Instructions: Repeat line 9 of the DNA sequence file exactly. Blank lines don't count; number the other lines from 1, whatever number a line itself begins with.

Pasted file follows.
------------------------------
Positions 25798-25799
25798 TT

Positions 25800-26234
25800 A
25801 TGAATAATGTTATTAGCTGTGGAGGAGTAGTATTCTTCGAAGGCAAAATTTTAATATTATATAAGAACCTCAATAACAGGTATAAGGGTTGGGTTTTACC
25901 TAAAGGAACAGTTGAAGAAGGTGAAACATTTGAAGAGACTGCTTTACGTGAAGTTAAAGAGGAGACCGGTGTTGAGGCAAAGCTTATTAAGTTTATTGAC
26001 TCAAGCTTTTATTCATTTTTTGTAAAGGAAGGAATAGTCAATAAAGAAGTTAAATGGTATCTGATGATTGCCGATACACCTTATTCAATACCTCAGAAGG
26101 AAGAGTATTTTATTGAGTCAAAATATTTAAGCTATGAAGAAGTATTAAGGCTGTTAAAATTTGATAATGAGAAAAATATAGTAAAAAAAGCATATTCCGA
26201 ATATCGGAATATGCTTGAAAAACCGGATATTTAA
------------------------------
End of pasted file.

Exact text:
26201 ATATCGGAATATGCTTGAAAAACCGGATATTTAA